Head start on driverless cars
New Zealand could have a head start in switching to driverless electric vehicles because there is no law here requiring cars to have a driver, KPMG says.
However, the consultancy said, a lack of charging stations, patchy rural 4G mobile coverage and mediocre roads – along with the absence of any local industry championing autonomous electric vehicle (AVs) – could hold us back.
KPMG’s global infrastructure director, Richard Threlfall, said the world was on the cusp of a transport revolution that would ‘‘transform our lives’’.
‘‘It will mean for the first time in history, mobility freedom will be available for everyone.’’
Overall, KPMG ranked New Zealand ninth on a list of 20 countries for ‘‘AV preparedness’’ – behind the United States, Britain and Germany but ahead of Australia and Japan.
The report scored New Zealand second behind Singapore for its legal and policy framework.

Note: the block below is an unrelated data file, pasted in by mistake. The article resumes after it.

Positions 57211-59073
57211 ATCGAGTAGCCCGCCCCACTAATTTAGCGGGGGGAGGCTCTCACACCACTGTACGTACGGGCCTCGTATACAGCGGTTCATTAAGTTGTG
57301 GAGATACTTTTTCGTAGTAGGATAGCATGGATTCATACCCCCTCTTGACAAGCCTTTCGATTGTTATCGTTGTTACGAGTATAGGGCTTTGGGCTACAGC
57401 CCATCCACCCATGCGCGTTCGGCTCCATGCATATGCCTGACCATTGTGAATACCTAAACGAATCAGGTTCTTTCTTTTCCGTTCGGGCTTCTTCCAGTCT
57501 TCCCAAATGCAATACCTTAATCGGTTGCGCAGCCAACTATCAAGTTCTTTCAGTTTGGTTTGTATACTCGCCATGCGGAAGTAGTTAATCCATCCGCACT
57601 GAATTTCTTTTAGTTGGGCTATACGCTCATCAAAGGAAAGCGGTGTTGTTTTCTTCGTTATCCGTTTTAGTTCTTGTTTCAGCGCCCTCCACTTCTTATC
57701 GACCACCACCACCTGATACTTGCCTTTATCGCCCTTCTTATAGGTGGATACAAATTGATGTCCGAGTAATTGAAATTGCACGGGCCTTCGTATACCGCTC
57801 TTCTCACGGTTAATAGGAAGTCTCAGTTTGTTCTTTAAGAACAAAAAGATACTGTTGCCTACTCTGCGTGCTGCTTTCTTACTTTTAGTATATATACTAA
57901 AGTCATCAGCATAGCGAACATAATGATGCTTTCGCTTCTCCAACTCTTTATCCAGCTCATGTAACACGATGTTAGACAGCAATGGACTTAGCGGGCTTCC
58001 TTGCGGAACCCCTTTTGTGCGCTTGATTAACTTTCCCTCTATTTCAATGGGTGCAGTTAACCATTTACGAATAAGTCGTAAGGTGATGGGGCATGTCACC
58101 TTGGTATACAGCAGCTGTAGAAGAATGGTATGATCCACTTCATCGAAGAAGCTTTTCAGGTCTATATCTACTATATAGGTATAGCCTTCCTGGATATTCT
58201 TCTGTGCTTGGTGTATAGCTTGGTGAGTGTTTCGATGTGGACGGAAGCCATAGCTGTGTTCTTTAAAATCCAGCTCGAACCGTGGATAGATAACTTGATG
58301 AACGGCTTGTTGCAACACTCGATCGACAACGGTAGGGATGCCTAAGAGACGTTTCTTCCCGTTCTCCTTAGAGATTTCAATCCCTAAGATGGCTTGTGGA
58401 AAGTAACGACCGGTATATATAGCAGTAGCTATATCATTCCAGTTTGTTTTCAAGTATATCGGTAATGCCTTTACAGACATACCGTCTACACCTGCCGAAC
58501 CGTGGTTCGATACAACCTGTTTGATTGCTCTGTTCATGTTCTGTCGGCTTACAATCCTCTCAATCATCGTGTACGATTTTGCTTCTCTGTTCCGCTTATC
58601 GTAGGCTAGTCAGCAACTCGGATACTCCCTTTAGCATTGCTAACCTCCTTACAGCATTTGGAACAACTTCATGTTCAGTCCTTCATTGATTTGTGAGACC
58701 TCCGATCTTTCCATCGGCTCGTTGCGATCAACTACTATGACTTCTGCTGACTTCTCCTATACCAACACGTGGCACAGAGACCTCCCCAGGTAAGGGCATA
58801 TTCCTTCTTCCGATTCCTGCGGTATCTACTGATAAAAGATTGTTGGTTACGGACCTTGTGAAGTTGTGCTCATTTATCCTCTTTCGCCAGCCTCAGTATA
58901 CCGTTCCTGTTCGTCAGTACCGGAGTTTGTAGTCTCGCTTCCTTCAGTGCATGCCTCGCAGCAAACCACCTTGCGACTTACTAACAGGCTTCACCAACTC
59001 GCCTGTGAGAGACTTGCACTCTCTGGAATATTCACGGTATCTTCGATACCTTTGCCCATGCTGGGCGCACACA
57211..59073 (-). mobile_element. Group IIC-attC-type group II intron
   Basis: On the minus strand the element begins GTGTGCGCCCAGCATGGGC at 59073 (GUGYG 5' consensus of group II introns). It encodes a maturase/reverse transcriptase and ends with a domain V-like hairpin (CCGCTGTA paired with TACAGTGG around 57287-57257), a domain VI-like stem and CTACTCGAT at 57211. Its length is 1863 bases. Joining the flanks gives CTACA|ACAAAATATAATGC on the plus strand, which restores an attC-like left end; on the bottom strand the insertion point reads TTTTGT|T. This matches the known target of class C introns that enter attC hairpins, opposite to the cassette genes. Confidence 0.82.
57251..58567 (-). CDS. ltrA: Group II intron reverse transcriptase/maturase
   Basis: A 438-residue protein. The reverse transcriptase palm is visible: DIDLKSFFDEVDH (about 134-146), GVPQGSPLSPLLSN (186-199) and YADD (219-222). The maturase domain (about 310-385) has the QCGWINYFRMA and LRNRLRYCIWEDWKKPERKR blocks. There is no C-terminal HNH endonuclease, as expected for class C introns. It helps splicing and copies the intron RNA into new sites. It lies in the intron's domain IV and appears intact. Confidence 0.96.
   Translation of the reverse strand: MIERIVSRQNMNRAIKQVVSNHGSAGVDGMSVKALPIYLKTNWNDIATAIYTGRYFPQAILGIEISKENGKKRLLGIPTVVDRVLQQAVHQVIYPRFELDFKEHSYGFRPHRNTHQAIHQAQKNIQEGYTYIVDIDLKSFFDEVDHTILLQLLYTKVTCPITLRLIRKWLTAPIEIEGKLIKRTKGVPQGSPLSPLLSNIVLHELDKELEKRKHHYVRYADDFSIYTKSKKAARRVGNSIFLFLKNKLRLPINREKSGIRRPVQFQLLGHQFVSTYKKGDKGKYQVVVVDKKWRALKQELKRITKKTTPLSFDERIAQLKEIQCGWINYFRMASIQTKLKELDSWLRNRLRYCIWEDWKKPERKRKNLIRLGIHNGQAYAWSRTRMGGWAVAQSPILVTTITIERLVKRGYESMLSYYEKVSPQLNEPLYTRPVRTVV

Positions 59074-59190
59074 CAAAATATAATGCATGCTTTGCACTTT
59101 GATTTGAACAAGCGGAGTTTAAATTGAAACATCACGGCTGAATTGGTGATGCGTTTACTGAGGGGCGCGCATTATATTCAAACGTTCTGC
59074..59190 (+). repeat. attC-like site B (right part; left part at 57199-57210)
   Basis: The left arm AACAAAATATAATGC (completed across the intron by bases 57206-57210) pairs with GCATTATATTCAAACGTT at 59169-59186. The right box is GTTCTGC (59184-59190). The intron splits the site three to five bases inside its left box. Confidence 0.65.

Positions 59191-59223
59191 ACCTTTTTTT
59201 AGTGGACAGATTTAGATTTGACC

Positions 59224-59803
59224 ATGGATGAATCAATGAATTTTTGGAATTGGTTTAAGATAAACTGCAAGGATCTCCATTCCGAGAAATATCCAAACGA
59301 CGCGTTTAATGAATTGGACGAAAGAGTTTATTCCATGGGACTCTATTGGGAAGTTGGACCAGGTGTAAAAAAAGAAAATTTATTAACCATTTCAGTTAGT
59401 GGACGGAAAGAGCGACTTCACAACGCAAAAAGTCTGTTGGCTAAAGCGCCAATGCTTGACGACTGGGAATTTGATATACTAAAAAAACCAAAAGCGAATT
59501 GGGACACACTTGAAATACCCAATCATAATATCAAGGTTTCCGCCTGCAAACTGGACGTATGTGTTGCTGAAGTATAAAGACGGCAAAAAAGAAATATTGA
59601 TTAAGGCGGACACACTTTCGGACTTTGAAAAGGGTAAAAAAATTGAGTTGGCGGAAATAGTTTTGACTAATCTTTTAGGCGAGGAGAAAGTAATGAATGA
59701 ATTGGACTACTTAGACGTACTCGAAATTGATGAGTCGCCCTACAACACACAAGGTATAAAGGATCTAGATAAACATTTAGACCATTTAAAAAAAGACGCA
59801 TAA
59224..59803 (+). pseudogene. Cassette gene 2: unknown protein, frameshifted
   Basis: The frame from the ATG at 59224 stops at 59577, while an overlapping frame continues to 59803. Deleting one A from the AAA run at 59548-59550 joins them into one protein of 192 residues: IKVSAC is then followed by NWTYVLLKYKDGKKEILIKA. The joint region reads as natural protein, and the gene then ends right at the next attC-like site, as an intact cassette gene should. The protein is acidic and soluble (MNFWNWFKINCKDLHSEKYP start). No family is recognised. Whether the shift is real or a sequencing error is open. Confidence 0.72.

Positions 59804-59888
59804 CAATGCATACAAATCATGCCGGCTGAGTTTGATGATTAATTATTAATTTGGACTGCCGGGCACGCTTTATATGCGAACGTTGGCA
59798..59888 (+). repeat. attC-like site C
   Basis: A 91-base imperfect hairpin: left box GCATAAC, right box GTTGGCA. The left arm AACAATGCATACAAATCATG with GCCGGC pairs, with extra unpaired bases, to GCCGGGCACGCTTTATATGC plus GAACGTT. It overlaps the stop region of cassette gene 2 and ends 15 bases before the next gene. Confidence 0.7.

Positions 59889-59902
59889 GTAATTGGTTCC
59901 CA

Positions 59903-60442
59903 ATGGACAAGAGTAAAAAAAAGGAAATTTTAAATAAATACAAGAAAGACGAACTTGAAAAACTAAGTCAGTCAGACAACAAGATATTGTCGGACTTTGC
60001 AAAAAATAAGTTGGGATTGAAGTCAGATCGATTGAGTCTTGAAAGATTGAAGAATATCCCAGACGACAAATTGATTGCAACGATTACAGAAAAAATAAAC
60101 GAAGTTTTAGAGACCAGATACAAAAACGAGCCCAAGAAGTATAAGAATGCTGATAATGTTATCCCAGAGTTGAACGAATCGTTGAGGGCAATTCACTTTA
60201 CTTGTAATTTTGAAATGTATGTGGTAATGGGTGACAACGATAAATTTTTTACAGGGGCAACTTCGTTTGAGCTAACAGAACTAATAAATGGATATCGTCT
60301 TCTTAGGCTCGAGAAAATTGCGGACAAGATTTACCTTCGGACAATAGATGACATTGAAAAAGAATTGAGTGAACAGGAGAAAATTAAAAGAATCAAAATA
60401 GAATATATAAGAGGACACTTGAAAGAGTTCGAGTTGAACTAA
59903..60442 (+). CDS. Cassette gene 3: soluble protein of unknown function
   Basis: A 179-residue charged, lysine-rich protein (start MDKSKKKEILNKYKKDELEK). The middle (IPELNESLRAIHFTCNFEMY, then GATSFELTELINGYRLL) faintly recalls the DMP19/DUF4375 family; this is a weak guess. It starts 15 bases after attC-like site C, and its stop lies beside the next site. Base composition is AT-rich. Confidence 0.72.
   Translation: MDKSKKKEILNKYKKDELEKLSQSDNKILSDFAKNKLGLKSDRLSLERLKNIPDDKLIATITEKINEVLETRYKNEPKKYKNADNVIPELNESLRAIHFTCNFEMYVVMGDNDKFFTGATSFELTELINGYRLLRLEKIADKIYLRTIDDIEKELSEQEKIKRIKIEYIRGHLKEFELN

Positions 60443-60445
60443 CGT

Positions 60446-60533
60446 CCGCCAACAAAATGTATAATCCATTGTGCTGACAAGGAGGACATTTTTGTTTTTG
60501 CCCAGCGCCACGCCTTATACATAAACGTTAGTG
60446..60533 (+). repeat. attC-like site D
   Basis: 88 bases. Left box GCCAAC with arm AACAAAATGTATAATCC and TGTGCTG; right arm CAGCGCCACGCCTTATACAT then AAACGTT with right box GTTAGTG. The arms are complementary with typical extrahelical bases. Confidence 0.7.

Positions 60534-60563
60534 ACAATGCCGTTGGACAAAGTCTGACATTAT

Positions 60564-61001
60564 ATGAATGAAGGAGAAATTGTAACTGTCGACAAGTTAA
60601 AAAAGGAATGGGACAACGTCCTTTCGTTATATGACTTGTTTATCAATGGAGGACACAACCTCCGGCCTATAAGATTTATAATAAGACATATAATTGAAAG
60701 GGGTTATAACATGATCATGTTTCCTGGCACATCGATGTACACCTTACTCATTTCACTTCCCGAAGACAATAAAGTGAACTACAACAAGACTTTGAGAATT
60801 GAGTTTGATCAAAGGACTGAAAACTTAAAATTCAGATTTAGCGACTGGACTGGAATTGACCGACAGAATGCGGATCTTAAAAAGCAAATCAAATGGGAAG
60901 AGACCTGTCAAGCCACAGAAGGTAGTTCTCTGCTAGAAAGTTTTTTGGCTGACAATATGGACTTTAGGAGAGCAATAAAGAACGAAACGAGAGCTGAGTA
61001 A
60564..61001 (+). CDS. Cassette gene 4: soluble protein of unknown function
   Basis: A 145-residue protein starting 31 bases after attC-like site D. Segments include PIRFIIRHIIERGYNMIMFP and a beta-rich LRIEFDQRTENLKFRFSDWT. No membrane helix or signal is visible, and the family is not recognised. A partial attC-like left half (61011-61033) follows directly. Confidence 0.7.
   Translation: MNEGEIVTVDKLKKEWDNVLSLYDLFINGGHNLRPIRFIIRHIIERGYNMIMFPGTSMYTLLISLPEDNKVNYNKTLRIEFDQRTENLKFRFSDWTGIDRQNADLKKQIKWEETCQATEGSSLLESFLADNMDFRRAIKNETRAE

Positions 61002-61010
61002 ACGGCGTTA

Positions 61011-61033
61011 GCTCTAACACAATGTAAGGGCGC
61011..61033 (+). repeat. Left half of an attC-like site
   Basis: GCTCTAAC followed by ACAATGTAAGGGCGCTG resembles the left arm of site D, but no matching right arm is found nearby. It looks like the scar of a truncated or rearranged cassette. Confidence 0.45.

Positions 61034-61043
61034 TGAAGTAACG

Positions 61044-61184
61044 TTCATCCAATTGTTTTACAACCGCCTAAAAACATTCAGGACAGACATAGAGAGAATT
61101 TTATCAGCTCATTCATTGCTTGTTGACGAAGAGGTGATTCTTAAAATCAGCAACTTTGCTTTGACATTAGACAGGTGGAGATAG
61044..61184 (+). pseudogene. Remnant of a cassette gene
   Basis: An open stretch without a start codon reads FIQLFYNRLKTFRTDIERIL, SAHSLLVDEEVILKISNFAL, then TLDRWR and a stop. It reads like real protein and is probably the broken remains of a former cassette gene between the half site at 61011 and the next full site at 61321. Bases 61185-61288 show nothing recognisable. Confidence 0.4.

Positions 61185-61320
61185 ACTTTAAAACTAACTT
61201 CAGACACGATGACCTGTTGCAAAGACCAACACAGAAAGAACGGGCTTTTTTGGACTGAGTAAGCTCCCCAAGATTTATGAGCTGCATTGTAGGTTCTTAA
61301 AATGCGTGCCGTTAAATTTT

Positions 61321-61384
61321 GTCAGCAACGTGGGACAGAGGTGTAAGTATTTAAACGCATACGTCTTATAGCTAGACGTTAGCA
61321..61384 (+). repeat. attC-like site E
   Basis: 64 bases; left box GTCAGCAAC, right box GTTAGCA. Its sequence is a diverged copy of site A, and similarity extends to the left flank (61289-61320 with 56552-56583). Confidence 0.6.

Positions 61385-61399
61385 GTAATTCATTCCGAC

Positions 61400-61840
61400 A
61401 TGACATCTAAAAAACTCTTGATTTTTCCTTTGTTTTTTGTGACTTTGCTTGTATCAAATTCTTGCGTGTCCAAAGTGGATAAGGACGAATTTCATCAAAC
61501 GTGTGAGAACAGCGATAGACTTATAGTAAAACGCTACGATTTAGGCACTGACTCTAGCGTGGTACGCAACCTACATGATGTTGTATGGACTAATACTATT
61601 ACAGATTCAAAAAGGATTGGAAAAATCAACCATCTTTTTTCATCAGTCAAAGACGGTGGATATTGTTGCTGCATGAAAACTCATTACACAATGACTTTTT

‘‘New Zealand has a strong reputation as a technology test-bed and consumers that are relatively accepting of new technologies,’’ it said.
But Wellington-based KPMG director Istvan Csorogi said AVs would bring major challenges, and roads and cities would need to be built with AVs in mind.
‘‘Infrastructure is a big issue in New Zealand – we need to invest in transport and mobile communications to address some of the issues,’’ he said.
Fast data networks and good roads would be necessary for driverless cars to travel safely.
Although fully autonomous vehicles are still at the trial stage worldwide, there are signs that people-driven electric vehicles (EVs) are catching on faster in New Zealand.
EV numbers reached 6603 in January, up nearly 400 in a month, according to the Ministry of Transport.
Nigel Broomfield, the chief executive of Auckland company Chargemaster, which sells EV charging equipment, said that in 2017 the growth of EVs was 50 per cent faster in New Zealand than in Europe, though that was off a lower base.
Xero chief executive Rod Drury questioned in September whether policymakers should be trying to make Wellington the ‘‘right-hand-drive autonomous vehicle capital’’ of the world.
He said then that could be one of the goals considered by a new national chief technology officer promised by the Government.
KPMG says driverless cars could vastly reduce the number of car accidents, lift productivity and raise our quality of life.